DJ Rob Swift is scheduled to teach turntablism at the RHAPSODY Hip Hop camp this summer. The invitation-only camp is set to run July 28 through August 8 in Cleveland, Ohio, and teach students the four basic elements of Hip Hop: emceeing, b-boying, graffiti art and deejaying.

RHAPSODY is put on by the Progressive Arts Alliance (PAA), a non-profit that seeks to inspire kids through arts education. PAA puts on two camps prior to RHAPSODY that are open to all students. Those who show an exceptional level of passion and skill are then invited to RHAPSODY, whose aim is to allow kids to discover their full creative potential.

Swift says the nature of Hip Hop leaves no room for timidity. “You have to check your vulnerability and your awkwardness at the door,” he says.

Swift’s enthusiasm for the camp is evident in the way he talks about his students. He tells the story of a girl named Liz who was introverted when she showed up to the RHAPSODY camp last year. He could tell that she had a creative spirit because of her “expressive” clothing, which included mismatched socks.

Swift had his students battle each other on the turntables and Liz won. “The first time she smiled was when I handed her the $5,” he says, describing her reaction when he gave her the prize.

Swift talks about another student, a boy who had discipline issues. The boy wouldn’t stop talking, but when he realized that he was falling behind, he “talked less and focused more.”

“You don’t have to tell them, ‘Be quiet,’” Swift says. “They figure it out.”

The vision of the camp is to teach students about the history of Hip Hop and then encourage them to apply what they learn in their own self-expression. Rob Swift only teaches with turntables and vinyl. He says that compared to when he learned how to deejay, “the challenges I faced don’t exist” because of modern technology. He says that software programs can do the work of a deejay, but that they can’t take away the personal expression of a deejay.

PAA founder Santina Protopapa is happy to have Swift a part of the program.

“We really wanted Rob to be able to bring to the students what the most exemplary work in turntablism and deejaying today is like and how are all the different, or what are all the different avenues that a turntablist or deejay performs or collaborates in,” she says. “Rob is one of the best examples of that, whether it’s performing with a band or performing as a deejay crew or performing as a deejay spinning a party.”

DJ Rob Swift Fundraising For Rhapsody Summer Camp Scholarships

A member of the X-Ecutioners, Swift has worked with different artists across many genres, including Jay Z, Mos Def, Linkin Park and Red Hot Chili Peppers. He also teaches his own deejay classes in New York at Scratch DJ Academy

Protopapa says that Swift’s joy in teaching students about the artform is evident by his work at RHAPSODY.

“Rob became really passionate about working with the kids,” she says. “So that’s like kinda the bonus that he got really connected to seeing the students really grow and flourish. We’ve seen varying levels of that with the artists we work with year-round and Rob in particular got really, really attached, which is very cool.”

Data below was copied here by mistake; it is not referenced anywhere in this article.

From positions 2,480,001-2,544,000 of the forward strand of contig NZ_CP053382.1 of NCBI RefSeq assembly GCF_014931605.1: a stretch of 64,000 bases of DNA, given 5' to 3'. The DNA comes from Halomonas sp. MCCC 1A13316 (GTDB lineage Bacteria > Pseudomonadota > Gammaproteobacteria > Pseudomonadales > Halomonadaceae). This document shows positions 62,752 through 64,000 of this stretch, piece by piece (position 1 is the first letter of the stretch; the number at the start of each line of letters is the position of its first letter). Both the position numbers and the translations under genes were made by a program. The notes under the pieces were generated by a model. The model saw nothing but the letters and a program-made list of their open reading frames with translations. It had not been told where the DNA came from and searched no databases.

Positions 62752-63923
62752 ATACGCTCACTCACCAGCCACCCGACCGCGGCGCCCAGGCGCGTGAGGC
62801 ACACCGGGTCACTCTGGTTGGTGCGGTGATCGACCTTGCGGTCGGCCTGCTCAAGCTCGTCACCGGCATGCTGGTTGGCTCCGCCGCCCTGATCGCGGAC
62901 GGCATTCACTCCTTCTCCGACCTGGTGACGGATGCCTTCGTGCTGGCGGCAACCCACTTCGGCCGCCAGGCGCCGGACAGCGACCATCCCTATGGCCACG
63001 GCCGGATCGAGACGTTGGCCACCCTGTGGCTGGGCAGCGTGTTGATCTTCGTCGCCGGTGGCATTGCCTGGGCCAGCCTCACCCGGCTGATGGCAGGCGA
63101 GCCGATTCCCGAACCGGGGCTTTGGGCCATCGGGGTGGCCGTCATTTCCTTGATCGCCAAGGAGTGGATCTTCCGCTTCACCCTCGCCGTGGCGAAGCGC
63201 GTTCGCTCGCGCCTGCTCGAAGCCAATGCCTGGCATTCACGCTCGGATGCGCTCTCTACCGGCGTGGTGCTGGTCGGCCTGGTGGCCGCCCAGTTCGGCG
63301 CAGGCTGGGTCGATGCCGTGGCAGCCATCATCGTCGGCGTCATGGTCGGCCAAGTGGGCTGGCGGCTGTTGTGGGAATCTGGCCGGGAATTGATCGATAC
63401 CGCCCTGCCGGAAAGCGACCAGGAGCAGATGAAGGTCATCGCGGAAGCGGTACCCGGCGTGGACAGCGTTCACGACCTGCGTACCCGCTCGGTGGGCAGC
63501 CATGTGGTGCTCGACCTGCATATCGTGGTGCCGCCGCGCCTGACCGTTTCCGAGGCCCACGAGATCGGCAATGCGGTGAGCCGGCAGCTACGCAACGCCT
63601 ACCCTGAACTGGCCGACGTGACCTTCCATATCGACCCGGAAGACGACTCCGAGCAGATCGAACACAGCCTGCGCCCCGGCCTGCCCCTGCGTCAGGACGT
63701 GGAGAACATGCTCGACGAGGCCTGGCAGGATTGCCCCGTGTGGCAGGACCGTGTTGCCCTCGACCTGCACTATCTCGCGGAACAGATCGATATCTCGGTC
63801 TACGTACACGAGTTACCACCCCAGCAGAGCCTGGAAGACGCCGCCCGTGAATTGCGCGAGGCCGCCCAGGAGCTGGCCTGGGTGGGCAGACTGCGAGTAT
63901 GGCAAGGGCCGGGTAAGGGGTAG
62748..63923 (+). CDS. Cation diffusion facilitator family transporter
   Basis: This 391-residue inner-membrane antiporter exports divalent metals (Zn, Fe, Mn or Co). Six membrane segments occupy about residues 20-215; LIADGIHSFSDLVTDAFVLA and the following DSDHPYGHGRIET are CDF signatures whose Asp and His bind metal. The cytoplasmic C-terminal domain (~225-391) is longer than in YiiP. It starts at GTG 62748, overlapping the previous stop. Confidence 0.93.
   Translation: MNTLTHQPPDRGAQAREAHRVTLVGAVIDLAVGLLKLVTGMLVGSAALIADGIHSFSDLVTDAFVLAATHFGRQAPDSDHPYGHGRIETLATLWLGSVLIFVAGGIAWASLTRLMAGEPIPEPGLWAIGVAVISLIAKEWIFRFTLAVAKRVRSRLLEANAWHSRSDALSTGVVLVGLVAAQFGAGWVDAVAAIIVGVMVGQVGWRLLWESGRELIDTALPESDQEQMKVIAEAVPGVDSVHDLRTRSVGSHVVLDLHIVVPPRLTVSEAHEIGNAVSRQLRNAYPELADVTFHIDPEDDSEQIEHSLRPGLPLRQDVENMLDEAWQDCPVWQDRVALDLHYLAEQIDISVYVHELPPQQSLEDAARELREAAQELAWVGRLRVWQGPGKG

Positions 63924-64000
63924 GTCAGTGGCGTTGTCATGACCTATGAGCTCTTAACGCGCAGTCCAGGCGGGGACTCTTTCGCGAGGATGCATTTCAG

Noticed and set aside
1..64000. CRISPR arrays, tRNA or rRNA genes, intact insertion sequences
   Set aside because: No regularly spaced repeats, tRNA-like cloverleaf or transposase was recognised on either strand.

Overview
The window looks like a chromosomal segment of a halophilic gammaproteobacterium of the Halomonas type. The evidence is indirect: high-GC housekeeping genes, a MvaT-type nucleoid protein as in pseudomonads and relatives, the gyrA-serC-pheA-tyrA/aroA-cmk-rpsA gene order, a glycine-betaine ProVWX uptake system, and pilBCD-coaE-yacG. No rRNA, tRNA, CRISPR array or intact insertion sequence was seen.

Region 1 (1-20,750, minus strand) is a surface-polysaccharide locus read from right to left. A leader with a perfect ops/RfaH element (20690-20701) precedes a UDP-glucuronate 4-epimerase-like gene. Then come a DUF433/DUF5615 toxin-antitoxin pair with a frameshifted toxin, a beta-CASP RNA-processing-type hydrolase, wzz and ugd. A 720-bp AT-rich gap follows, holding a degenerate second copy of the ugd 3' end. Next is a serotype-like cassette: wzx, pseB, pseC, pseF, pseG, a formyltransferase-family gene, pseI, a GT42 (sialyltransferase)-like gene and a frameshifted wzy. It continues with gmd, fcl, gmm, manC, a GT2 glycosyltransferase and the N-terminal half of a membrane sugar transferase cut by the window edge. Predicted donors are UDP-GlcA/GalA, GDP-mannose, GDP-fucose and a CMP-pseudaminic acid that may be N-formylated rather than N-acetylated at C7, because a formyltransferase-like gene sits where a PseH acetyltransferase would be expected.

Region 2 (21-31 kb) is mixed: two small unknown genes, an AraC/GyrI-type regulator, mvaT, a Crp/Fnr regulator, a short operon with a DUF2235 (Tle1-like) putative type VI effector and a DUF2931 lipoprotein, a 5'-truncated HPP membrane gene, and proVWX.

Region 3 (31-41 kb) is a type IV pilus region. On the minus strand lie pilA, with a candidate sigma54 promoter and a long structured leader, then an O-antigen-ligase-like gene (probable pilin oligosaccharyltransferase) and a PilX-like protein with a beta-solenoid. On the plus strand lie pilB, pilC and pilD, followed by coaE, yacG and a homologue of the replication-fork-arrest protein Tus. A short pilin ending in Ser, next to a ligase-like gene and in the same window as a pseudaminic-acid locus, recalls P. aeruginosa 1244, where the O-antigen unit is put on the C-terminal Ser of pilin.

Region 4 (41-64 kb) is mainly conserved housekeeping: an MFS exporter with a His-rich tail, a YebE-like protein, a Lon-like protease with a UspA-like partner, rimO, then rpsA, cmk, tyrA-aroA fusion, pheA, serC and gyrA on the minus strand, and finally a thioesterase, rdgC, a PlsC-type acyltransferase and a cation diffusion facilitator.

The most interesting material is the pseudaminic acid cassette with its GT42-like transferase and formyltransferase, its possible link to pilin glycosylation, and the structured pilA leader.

Swift is part of a campaign to help raise money for scholarships for the students. 

He says the task to put on RHAPSODY is “daunting.” He says that as a non-profit, PAA has to find funds to fly in the teachers, including himself, to the camp. PAA also provides all of the equipment for the students.

The campaign’s goal is to raise $10,000 by July 17. A full scholarship is $500, but Swift says that anything helps.

“We don’t want people to think that just because I don’t have $100 to give,” he says, “they can’t contribute.”

Swift is frustrated that people don’t seem to care about Hip Hop education as much he does. He uses the example of how a Facebook post of a scantily clad woman can get thousands of “likes,” but when he posts about helping kids at this camp, it gets far less attention in comparison.

“People’s priorities,” Swift says, “seem to be in the wrong places.”

He continues by saying that this camp is a way to keep Hip Hop alive.

“You can complain about ignorant Rap or violent Rap,” he says. “Or you can do something about it. I think this camp is the best answer to the garbage that is part of Hip Hop today.”

RHAPSODY has featured several guest artists, including dancer Popmaster Fabel and turntablists DJ Cash Money and Grandwizzard Theodore, who is often credited with inventing the scratch. Protopapa says being able to see the history first-hand is what makes Hip Hop different from all other music cultures.

“To me, Hip Hop is this really special form of expression that we are so lucky to be able to meet the innovators and the pioneers of these artforms, this culture,” Protopapa says. “I’m a jazz musician and I’d love to sit down with the pioneers of be-bop, but they’re all gone. But Hip Hop is still young enough that we can meet and learn from all the people who’ve paved the way for us and I think that’s what’s so special to me about Hip Hop and motivates me to not only continue to learn more about Hip Hop culture, but also motivates me to be able to present the story of Hip Hop and its educational relevance.”

People can contribute to the RHAPSODY scholarship program here.

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